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Breastfeeding and Culture. Nancy P. Chin, PhD, MPH Associate Professor Department of Community & Preventive Medicine University of Rochester School of Medicine & Dentistry. Outline. Definitions Culture barriers to breastfeeding: a case from Brazil US culture and breastfeeding.

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breastfeeding and culture

Breastfeeding and Culture

Nancy P. Chin, PhD, MPH

Associate Professor

Department of Community & Preventive Medicine

University of Rochester School of Medicine & Dentistry

outline
Outline
  • Definitions
  • Culture barriers to breastfeeding: a case from Brazil
  • US culture and breastfeeding
culture edward tyler s definition
CultureEdward Tyler’s Definition

Culture is that complex whole which includes knowledge, belief, art, morals, laws, custom, and any other capabilities and habits acquired by man as a member of society. In other words, culture is a system of knowledge and beliefs which is shared by a group of people, which is acquired by learning, which is communicated through words, actions and artifacts, and which is passed from generation to generation.

culture
Culture
  • The set of mental models that people use to make sense of the world around them and to give things, people, and actions meaning.
culture5
Culture

Values Shared

Attitudes Learned

Beliefs Flexible

Practices Unconscious

Emotions

society
Society

Economics

Material Arrangements

Politics

Systems of Hierarchy

Race Sexual Orientation

Class Disability

Gender Ethnicity

death without weeping
Death Without Weeping
  • A case of infant feeding from Brazil
  • Anthropologist Nancy Sheper-Hughes, former Peace Corps worker in the area
dangers of bottle feeding
Dangers of Bottle Feeding
  • Among bottle fed infants 32% were malnourished vs 9% among breastfed infants
  • Bottle feed infants risk of mortality 14 times greater than breastfed infants
  • Among breastfed infants there was a 4 times greater risk of death if they were supplemented with bottle feedings vs infants exclusively breastfed
dangers of bottle feeding10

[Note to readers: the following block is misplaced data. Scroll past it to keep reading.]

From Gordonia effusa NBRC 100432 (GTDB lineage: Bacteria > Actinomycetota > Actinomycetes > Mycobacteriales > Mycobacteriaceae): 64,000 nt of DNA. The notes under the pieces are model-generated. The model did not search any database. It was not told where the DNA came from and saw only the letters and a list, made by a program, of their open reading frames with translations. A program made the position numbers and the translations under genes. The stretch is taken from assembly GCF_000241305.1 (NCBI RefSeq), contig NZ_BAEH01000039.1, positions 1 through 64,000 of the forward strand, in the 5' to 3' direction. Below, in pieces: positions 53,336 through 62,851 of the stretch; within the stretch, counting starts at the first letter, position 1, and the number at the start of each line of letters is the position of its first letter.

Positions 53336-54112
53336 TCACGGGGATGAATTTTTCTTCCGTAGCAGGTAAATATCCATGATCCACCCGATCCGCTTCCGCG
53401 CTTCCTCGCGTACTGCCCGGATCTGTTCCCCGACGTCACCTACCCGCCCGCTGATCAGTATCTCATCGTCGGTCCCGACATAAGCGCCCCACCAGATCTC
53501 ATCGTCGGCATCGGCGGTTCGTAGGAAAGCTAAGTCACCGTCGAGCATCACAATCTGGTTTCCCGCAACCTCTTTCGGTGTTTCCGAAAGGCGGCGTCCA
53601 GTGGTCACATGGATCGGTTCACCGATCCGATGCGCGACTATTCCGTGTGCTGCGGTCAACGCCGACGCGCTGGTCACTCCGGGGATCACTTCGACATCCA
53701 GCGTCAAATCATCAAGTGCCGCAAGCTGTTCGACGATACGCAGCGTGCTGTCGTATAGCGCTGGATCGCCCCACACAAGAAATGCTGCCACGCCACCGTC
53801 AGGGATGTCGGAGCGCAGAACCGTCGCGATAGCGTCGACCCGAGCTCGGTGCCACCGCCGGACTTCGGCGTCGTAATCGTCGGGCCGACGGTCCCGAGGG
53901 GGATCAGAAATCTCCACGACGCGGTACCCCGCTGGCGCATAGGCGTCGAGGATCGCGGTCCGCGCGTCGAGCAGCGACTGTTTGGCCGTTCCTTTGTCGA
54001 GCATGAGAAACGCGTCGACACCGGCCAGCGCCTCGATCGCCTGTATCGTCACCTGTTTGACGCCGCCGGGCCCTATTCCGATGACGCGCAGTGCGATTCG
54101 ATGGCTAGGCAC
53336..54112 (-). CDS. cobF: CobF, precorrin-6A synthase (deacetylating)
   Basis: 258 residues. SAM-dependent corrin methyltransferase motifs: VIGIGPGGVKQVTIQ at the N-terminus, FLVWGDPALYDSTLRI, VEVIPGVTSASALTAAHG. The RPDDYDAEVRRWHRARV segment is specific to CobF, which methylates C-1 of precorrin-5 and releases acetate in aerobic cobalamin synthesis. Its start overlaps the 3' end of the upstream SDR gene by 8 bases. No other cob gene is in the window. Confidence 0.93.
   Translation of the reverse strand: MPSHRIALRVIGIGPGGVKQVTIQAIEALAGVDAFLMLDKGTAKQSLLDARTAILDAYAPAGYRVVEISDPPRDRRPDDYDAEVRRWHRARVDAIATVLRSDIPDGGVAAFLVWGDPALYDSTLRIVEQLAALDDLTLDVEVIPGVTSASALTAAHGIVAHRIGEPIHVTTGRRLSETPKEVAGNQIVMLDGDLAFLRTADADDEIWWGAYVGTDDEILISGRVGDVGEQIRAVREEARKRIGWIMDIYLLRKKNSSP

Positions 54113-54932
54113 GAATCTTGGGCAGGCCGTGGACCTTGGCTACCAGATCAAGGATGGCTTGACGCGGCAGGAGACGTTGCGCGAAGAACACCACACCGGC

Dangers of Bottle Feeding
  • Contaminated water
  • Over-diluted powdered formula
  • Unsterilized equipment
decline in breastfeeding rates
Decline in Breastfeeding Rates
  • Between 1940 and 1975 the rate of breastfeeding for any length of time decreased from 96% to 40%
what is the cultural logic in operation here
What is the cultural logic in operation here?
  • Why would poor, illiterate women choose to bottle feed under these conditions?
  • How can we explain the cultural logic that makes bottle feeding the preferred choice?
  • What has changed between 1940 and 1975?
the economy
The Economy
  • Domestic employment
  • Sugar industry
    • Monopoly on employment
    • Monopoly on land
    • Comodification of food
social production of scarcity
Social Production of Scarcity
  • Not enough breast milk
  • Cultural knowledge of breast feeding lost
    • What should breast milk look like?
    • How to hold a BF infant?
    • When should they feed?
symbolic value of formula
Symbolic Value of Formula
  • What does it mean to have the baby’s father supply formula?
the body as a metaphor for women s lives
The Body as a Metaphor for Women’s Lives

“When [poor women] refer to their own milk as scant, bitter, curdled, sour, breast milk is a powerful metaphor speaking to the scarcity and bitterness of their lives as women.”

summary
Summary
  • What changed? The Economy
    • Living wage decreased
    • Availability of arable land
    • Food became scarce
  • Cultural logic?
    • Formula evidence of father’s commitment
    • Breast milk a metaphor for scarcity
  • Why the preference for formula?
    • Under conditions of scarcity bottles allowed for wage labor, father involvement, investing in relationships
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